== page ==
One might think that the next big consumer name to go on Buffett's annual investment list would be H.J. Heinz, which Berkshire is scheduled to buy -- by way of a holding company for Heinz -- in a 50-50 partnership with investment company 3G Capital. But Heinz (HNZ) will be a Berkshire "investee," a category of company that does not make the list. Berkshire's share of the holding company's earnings will simply flow into Berkshire's earnings.
In the meantime, Buffett's letter presents some previously undisclosed details about the $8 billion in 9% redeemable preferred stock Berkshire will get as a part of the Heinz deal. The preferred, says Buffett, has two features that "materially increase its value." First, the stock will ultimately be redeemed at a premium price. Second, there are warrants attached to the preferred that allow Berkshire to buy 5% of the holding company at what Buffett calls a "nominal" price.
As for DIRECTV (DTV) making the investment list: That tabulation got a makeover this year, in that from now on it will include certain investments made by Todd Combs and Ted Weschler -- the two men recently hired by Berkshire to be investment sidekicks to Buffett. If either, or the two together, have positions that reach the dollar threshold for the list -- that's $1 billion this year -- their holdings will be noted.
And the first company making the list is indeed DIRECTV, which both Combs and Weschler own in their portfolios. The combined market value of their stakes in the company at the end of 2012 is listed as $1.2 billion.
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But that is money Buffett considers to have been held at the corporate level. Combs and Weschler also invest money for some pension funds of Berkshire's subsidiaries, and Buffett does not include those holdings in the annual report list. They turn up, however, in Berkshire's quarterly 13-F filings to the SEC. The data reported there show that at the end of 2012, Berkshire's total stake in DIRECTV was about $1.7 billion.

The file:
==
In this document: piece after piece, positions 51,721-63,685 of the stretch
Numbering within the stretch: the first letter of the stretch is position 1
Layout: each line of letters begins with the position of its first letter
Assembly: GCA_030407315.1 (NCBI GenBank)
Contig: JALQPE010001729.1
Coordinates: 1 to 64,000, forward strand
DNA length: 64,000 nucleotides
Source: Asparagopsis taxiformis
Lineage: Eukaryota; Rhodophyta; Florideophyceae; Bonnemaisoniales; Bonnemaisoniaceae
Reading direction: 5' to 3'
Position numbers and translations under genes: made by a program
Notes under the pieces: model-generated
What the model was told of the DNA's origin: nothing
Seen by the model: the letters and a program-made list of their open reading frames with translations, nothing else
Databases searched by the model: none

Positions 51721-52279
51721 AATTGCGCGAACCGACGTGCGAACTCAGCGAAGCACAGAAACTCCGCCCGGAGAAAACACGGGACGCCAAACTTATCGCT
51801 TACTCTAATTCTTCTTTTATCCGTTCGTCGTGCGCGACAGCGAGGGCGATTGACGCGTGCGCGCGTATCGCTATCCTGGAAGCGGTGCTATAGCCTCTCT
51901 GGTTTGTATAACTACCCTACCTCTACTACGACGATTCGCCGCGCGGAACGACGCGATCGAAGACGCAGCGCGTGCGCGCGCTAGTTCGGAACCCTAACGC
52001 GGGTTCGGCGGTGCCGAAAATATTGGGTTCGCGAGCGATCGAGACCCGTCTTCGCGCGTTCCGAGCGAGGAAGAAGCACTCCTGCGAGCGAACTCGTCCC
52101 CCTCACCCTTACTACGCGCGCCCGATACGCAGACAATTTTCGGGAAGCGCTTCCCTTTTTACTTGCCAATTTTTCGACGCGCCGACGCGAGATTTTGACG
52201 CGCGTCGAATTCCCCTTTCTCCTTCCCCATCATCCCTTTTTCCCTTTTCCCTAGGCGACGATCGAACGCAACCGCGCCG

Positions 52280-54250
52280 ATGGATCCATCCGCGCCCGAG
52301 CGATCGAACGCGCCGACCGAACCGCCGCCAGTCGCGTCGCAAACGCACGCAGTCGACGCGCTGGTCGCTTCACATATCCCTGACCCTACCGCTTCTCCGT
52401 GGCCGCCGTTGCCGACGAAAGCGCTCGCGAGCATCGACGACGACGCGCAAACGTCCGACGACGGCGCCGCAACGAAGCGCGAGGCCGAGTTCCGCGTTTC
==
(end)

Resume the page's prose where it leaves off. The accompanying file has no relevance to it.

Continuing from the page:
Similarly, the 13-F filings indicate that Berkshire then held a position in Davita (which runs kidney dialysis centers) that was $1.5 billion in size but then was not mentioned in the annual report. The implication is that either Combs or Weschler, or both, have that stock in their portfolios and that some of the money committed to the stock came from the pension funds of Berkshire subsidiaries.
Weschler seems a sure bet to be a holder of Davita in his portfolio. Before coming to Berkshire, he ran hedge fund Peninsula Capital Advisors, whose largest holding was Davita (DVA). Then, after Weschler came to Berkshire, Davita promptly appeared in Berkshire's 13-F filings.
None of that rules out Combs also holding Davita. As the DIRECTV facts show, the two men sometimes both like the same stock. And part of their Berkshire pay arrangement -- the aim here is collegiality -- is that each shares to an extent in the portfolio performance of the other.
In his shareholder letter, Buffett is lavish in his praise of Combs and Weschler, saying, "They have proved to be smart, models of integrity, helpful to Berkshire in many ways beyond portfolio management, and a perfect cultural fit."
In investments, they're also getting the ultimate reward: more money to manage. As 2012 began, Combs and Weschler were each running a portfolio about $3 billion in size. But Buffett says he is raising the amount to almost $5 billion because the two have proved to be such excellent additions to the Berkshire team.
Both men, Buffett reports, outperformed the S&P by double-digit margins. And then he adds in tiny type, "They left me in the dust as well." Previously that size of type has been used for other sheepish admissions, the best known being Buffett's acknowledgment that in 1986 he had bought a plane for Berkshire.
Fortune senior editor-at-large Carol Loomis, the writer of this article, is a longtime friend of Warren Buffett's, the pro bono editor of his annual shareholders' letter, and a shareholder in Berkshire Hathaway.